Of Exile and Determination: On Leslie Sainz’s “Have You Been Long Enough at Table”
By Emily CollinsOctober 8, 2023
Have You Been Long Enough at Table by Leslie Sainz
In conversation with the poetic and apostolic warnings Martí put forth, Have You Been Long Enough at Table introduces a daughter of Cuban exiles who wrestles with home, assimilation, family, and violence in a slender collection of poems that examines the searing realities of displacement. These poems bear witness to personal and historical tragedies, each one further complicated by life in the United States. An immigrant student reflects on the trauma of exile while conjugating the English verb “to be.” Daughters practice Santería, an Afro-Cuban folk religion, to grapple with their maternal lineage and individual relevance (or lack thereof) on Earth. A child repeatedly witnesses her Cuban parents surrender to “the savior / mother calls US!”
Have You Been Long Enough at Table argues for full participation in neither the ideas of Europe nor of the Americas but rather for a better (and bitter) understanding of the complex lives shaped by such worlds. It’s an homage to immigrant daughters and their distinct grief, the notion that what has impacted the homelands and its people is passed down, fills one to the brim, remains. The speakers of these poems, no strangers to personal ruptures and betrayals, ask of their relatives and selves, “Have you fed on so many ideals, witnessed and lost so much, that you are willing to lose yourself too?”
Throughout the collection, the table is a central place that, regardless of the presence of food or company, illuminates desire and lack. It’s also where one witnesses authentic human life unfold, not unlike the cosmic nucleus that tables tend to represent in Joy Harjo’s poetry. In Harjo’s poem “Perhaps the World Ends Here,” the table is the circle of life or human experience in motion. The speaker declares, “The world begins at a kitchen table. No matter what, we must eat to live,” and continues with descriptions of losses and reunions explored or discussed at the kitchen table. While Harjo’s table functions as a sanctuary for families throughout time, Sainz’s table is symbolic of intergenerational trauma, of cycles yet to be broken. The table is a revelation of loss and change, notably of immigrant families who have had to forgo the past. In the poem “Glassware,” the speaker must, in part, become a new person, with unrivaled determination:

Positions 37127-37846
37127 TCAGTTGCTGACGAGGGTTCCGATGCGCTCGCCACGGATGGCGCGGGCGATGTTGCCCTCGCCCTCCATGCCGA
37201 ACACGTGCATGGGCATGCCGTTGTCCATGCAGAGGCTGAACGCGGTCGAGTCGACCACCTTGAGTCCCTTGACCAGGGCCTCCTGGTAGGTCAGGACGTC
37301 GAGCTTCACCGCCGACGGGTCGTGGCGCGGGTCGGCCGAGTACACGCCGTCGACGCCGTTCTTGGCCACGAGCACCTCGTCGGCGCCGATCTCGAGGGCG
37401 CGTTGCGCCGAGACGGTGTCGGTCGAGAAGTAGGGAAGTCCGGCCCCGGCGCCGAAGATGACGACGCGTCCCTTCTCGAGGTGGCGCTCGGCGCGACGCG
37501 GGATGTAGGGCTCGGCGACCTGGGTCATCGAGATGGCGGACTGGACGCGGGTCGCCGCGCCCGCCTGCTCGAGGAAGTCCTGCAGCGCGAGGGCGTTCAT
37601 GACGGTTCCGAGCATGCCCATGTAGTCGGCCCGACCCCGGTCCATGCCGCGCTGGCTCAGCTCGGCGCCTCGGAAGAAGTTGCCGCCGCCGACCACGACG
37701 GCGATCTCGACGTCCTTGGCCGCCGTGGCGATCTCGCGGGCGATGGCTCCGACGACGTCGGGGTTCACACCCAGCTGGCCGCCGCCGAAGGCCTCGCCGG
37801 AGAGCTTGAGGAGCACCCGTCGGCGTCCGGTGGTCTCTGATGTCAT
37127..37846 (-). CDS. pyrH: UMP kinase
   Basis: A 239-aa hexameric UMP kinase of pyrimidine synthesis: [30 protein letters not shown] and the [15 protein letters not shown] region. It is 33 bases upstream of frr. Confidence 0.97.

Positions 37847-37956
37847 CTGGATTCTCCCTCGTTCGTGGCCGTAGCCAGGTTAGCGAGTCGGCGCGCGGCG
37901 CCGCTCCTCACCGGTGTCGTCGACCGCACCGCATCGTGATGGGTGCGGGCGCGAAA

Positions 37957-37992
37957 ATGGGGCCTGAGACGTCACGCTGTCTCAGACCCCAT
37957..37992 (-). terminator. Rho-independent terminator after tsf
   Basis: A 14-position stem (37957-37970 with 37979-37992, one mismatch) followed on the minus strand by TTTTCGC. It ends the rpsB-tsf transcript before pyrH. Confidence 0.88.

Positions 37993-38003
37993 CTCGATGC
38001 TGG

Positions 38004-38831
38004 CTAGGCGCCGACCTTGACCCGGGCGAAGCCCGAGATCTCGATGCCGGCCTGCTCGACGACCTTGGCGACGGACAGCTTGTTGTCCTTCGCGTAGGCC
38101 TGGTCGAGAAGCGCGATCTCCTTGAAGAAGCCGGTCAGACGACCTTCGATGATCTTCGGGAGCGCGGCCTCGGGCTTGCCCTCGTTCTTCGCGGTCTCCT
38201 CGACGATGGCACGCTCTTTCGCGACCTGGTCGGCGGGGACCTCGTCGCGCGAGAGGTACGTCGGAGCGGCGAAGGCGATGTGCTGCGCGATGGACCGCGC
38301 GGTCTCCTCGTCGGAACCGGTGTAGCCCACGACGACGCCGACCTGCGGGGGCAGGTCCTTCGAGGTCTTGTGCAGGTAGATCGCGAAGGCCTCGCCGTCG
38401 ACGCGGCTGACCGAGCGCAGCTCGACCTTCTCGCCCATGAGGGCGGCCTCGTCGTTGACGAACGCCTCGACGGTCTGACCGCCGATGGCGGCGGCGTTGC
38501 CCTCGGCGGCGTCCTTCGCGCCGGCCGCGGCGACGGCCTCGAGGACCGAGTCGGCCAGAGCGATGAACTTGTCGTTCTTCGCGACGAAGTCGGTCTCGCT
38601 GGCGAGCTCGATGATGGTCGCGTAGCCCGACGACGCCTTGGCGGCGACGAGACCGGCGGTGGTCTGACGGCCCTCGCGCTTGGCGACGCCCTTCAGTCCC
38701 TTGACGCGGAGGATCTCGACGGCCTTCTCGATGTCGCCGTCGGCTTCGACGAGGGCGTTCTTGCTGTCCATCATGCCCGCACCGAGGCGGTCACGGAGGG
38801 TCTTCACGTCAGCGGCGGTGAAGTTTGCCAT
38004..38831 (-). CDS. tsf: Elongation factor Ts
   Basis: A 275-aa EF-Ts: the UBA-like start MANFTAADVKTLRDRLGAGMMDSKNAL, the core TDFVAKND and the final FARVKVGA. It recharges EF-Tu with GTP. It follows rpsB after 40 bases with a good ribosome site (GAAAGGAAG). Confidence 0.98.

Over dinner, a man, melting, sells American pillows
through the television. The napkins are of a thick paper.
The dishware, all rounded, the color of most bandages.
I am impressed by my convincing father and loyal mother.
Their face veins make clear they are not lying to themselves,
not themselves. Faithfully, I am a large shard
made of their smaller shards. If you were to
turn my ears inside out: hot skin, sleep, only trust your family.
Sainz may be less interested in a young woman’s survival tactics than in how self-determination harms and rebuilds the self. The collection’s title comes from a critical moment in Ernest Hemingway’s The Old Man and the Sea (1952) when the strange old fisherman is paradoxically caught by a heavy fish. A shared sense of determination carries both across deepening waters. As the marlin pulls Santiago’s boat northwest, the old man leans toward the water and seethes, “Eat it so that the point of the hook goes into your heart and kills you […] Come up easy and let me put the harpoon into you. All right. Are you ready? Have you been long enough at table?” The marlin, a symbol of grace and hardship for the unlucky fisherman, charges forward despite the proximity of death or failure. With form and unflinching care, Sainz investigates what has pierced a young woman’s heart and failed to destroy it.
In the collection’s opening poem, Sainz writes,
There is no country
where the dead don’t float.
Men and children going,
having gone, lungwet
across thickened water.
Be it the body to know
what’s missing. To call
back the colors.
The poem’s first two lines emphasize the harsh realities of exile throughout history, particularly the fourth wave of Cuban immigration during Fidel Castro’s reign. The poem is dedicated to “los balseros,” the name given to the thousands of Cubans who emigrated to neighboring states via makeshift rafts. By 1994, the decline of the Soviet Union had decimated Cuba’s economy, igniting another exodus for those who saw no future in their homeland. According to historian Ada Ferrer, the Coast Guard in just one month “rescued thirty-seven thousand people. Many others—between 25 and 50 percent of the migrants—were not rescued at all and perished.” Sainz honors the exiled, rescued and deceased, through a striking implementation of formal fissures and blank space on the page. The caesura in the poem’s fourth line only deepens the tragedy, emphasizing the absence between the word “gone” and the depiction of physical drowning. Men and children are gone but have not disappeared; their bodies now float on water that is “thickened.” The enjambment, “Be it the body to know / what’s missing,” invites a pause where we might expect urgency, illustrating flight and surrender, the body’s inability to forget, much less forgive. The line also speaks to the collection’s poignant core: it is the daughter who will know what’s missing, who will call back the self and move forward anyway. Self-determination rises from the poem’s layers.